“I am simply a Muslim . . . one who submits to God,” neither Sunni nor Shiite, stated Abdulaziz Sachedina, the International Institute of Islamic Thought (IIIT) Chair in Islamic Studies at George Mason University, at a recent IIIT panel. Nonetheless, “The Need for Intra-Muslim Dialogue,” which took place before about thirty-five in the conference room of IIIT headquarters in Virginia following evening Muslim prayer, indicated why Islamic ecumenism remains largely a pious hope.
The Muslim Brotherhood (MB)-linked IIIT is a promoter of the MB’s propagandistic “Islamization of knowledge” movement and the widely-used “Islamophobia” canard, with disturbingly deep connections to the field of Middle East studies. Additionally, IIIT has endorsed an English translation of the brutal, yet authoritative fourteenth-century sharia manual Reliance of the Traveler, while maintaining disturbingly deep connections to the field of Middle East studies. Accordingly, panelists included Imam Abolfazl Bahram Nahidian, a radical Shiite supporter of Iran’s Islamic Republic and an anti-Israel 9/11 conspiracy theorist, and Mohamed Magid, former president of the MB-front group the Islamic Society of North America. Also present were IIIT officers Abubaker Al Shingieti, a former high ranking official in Sudan’s genocidal Islamic Republic, the MB supporter Jamal Barzinji, and Barzinji’s like-minded high school friend from Iraq, Hisham Altalib.
Amidst such dubious characters appeared IIIT research director Ermin Sinanović. With no evident official concern, Sinanović teaches Middle Eastern politics to America’s future warriors as an assistant professor of political science at the United States Naval Academy. He opened the panel by stating that current Shiite-Sunni conflicts “urge us to think deeply” about “long overdue” intra-Muslim dialogue. Even more important is a “Quranic imperative” forbidding “enmity among Muslims,” Sinanović argued, quoting Quran 3:102-103. He urged participants in this “academic forum” to “keep it open, yet civil; respectful, and yet critical.”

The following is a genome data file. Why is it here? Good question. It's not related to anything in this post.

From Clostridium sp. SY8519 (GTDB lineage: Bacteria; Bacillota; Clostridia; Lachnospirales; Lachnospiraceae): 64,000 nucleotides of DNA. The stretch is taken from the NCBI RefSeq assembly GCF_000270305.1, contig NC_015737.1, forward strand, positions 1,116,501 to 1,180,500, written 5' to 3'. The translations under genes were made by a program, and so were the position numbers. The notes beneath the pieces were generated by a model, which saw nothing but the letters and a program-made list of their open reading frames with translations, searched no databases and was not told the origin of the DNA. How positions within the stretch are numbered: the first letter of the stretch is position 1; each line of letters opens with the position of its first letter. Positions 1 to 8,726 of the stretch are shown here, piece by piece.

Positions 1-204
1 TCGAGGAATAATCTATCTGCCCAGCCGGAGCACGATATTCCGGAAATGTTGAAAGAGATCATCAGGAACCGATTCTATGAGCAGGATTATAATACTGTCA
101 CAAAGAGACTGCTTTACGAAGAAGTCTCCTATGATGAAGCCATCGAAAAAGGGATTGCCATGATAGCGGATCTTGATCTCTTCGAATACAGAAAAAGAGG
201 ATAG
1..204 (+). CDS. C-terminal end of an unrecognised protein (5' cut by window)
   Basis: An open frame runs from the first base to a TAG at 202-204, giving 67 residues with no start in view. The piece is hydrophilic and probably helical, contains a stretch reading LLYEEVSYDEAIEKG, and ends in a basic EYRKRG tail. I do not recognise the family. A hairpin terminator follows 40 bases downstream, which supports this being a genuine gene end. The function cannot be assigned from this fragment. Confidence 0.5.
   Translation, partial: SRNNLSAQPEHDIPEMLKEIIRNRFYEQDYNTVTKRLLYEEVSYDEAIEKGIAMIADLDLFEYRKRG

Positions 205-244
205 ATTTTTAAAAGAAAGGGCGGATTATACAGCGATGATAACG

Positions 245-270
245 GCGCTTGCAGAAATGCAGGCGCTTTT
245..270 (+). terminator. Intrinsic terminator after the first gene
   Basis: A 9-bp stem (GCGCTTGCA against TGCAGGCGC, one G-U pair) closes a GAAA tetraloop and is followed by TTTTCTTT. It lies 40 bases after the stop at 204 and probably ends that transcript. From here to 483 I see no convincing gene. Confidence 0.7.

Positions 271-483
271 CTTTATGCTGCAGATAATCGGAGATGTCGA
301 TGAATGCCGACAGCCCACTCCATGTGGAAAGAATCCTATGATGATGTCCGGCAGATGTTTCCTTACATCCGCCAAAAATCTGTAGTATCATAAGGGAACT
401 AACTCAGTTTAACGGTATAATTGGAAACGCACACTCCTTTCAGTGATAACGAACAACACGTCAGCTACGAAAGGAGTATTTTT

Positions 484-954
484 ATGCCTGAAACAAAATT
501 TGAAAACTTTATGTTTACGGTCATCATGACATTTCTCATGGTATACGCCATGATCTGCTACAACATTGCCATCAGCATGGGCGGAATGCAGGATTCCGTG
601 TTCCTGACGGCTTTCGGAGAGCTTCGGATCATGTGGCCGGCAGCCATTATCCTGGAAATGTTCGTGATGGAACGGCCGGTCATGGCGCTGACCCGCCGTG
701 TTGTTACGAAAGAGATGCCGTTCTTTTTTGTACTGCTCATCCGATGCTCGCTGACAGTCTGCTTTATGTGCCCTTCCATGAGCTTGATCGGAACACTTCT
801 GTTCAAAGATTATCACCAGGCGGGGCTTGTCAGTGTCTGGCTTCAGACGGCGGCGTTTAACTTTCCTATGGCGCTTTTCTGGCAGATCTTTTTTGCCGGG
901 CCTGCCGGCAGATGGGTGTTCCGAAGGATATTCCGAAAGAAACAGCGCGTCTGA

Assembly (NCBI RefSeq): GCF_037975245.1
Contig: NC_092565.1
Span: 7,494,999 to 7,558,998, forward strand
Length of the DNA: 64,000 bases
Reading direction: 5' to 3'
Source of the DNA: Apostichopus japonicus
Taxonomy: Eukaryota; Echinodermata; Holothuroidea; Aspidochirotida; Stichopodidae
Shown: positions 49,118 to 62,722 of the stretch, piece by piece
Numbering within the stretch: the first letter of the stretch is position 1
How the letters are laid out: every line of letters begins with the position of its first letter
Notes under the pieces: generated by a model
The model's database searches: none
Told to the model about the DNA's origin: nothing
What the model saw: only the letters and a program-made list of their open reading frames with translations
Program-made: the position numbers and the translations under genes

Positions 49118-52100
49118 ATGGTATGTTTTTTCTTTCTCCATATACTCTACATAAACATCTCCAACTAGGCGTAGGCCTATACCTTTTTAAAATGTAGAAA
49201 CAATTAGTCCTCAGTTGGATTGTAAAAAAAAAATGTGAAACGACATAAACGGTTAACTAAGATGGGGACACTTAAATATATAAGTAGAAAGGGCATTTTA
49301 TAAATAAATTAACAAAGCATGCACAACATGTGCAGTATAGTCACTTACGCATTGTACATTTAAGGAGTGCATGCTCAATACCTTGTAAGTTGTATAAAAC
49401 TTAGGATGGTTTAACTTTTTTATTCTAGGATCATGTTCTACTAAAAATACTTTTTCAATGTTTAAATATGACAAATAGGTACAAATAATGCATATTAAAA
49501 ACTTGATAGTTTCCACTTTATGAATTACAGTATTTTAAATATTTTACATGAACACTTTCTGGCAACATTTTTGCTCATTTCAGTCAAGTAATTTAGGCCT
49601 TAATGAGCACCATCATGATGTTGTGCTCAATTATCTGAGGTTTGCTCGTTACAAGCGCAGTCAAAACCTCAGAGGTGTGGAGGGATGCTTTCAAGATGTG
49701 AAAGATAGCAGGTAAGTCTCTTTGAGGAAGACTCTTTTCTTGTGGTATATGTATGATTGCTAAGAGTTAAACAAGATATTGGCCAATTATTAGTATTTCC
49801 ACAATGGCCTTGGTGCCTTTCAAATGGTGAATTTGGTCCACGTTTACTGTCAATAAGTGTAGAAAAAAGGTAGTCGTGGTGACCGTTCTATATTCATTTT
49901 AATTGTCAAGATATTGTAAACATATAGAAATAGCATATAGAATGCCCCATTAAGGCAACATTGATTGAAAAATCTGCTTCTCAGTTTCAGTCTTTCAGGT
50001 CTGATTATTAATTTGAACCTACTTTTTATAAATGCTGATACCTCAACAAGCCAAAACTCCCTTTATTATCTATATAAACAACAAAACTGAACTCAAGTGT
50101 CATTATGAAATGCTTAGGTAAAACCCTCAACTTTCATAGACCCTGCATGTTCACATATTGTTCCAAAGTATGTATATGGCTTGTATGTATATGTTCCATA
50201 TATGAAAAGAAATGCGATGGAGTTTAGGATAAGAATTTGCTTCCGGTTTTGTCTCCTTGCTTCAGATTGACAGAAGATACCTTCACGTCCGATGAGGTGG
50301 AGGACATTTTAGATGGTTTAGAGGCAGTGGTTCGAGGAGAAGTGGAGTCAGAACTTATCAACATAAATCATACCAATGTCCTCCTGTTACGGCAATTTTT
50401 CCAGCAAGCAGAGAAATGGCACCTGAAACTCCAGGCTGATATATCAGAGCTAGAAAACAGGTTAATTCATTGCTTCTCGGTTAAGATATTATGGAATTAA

Sachedina, who is of mixed Shiite-Sunni parentage, repeated his previous support for sectarian tolerance, declaring that “we are not here to do the takfir,” or apostasy pronouncement, “to decide who is right, who is wrong.” He described how doctrinally divergent Shiites and Sunnis “believe in certain things” taught to “children in the Sunday schools.” Yet, he added, there was “no way of stating categorically what happened in the early days of Islam” to validate these beliefs.
The Quran records how Islam’s “early community was . . . on the verge of breaking down completely,” Sachedina continued. To learn about early Islam’s sectarian divisions, he noted, “you just have to open Tabari,” a tenth-century Muslim historian. In his twenty-three years as Islam’s claimed prophet, Muhammad could not “transform” an Arab “tribal culture into a united spiritual, moral culture.”
Sachedina admitted that mosques in the U.S. often consign “non-kosher” people from the opposing sect to “some kind of isolation.” Similarly, he added, many mosques “never ask a Christian priest to come and talk to us” because Muslims “are afraid” Christians “will corrupt what we believe.” “We have locked up ourselves into a small cocoon of our own self-righteous attitude,” he concluded, exhibiting rare self-reflection within Islam.